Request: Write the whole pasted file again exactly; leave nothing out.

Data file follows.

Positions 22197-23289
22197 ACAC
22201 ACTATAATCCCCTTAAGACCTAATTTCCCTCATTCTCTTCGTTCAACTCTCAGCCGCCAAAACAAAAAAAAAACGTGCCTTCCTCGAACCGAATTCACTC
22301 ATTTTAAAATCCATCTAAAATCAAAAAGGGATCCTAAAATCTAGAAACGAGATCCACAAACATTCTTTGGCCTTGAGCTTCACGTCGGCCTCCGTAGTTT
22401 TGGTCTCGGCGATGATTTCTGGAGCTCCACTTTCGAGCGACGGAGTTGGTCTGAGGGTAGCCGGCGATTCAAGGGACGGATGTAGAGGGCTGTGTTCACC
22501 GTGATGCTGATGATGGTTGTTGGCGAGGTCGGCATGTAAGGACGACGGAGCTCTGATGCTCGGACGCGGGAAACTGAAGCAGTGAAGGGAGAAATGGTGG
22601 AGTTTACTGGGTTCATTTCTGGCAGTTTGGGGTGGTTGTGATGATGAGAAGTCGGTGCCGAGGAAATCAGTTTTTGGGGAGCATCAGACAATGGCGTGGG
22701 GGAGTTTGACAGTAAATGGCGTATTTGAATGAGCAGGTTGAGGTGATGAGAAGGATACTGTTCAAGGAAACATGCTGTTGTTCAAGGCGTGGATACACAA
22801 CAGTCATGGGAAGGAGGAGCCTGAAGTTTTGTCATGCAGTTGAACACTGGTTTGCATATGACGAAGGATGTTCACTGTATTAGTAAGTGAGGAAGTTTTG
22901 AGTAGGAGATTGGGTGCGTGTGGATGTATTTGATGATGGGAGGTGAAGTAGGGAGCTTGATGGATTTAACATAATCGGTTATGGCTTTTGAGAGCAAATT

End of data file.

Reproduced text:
Positions 22197-23289
22197 ACAC
22201 ACTATAATCCCCTTAAGACCTAATTTCCCTCATTCTCTTCGTTCAACTCTCAGCCGCCAAAACAAAAAAAAAACGTGCCTTCCTCGAACCGAATTCACTC
22301 ATTTTAAAATCCATCTAAAATCAAAAAGGGATCCTAAAATCTAGAAACGAGATCCACAAACATTCTTTGGCCTTGAGCTTCACGTCGGCCTCCGTAGTTT
22401 TGGTCTCGGCGATGATTTCTGGAGCTCCACTTTCGAGCGACGGAGTTGGTCTGAGGGTAGCCGGCGATTCAAGGGACGGATGTAGAGGGCTGTGTTCACC
22501 GTGATGCTGATGATGGTTGTTGGCGAGGTCGGCATGTAAGGACGACGGAGCTCTGATGCTCGGACGCGGGAAACTGAAGCAGTGAAGGGAGAAATGGTGG
22601 AGTTTACTGGGTTCATTTCTGGCAGTTTGGGGTGGTTGTGATGATGAGAAGTCGGTGCCGAGGAAATCAGTTTTTGGGGAGCATCAGACAATGGCGTGGG
22701 GGAGTTTGACAGTAAATGGCGTATTTGAATGAGCAGGTTGAGGTGATGAGAAGGATACTGTTCAAGGAAACATGCTGTTGTTCAAGGCGTGGATACACAA
22801 CAGTCATGGGAAGGAGGAGCCTGAAGTTTTGTCATGCAGTTGAACACTGGTTTGCATATGACGAAGGATGTTCACTGTATTAGTAAGTGAGGAAGTTTTG
22901 AGTAGGAGATTGGGTGCGTGTGGATGTATTTGATGATGGGAGGTGAAGTAGGGAGCTTGATGGATTTAACATAATCGGTTATGGCTTTTGAGAGCAAATT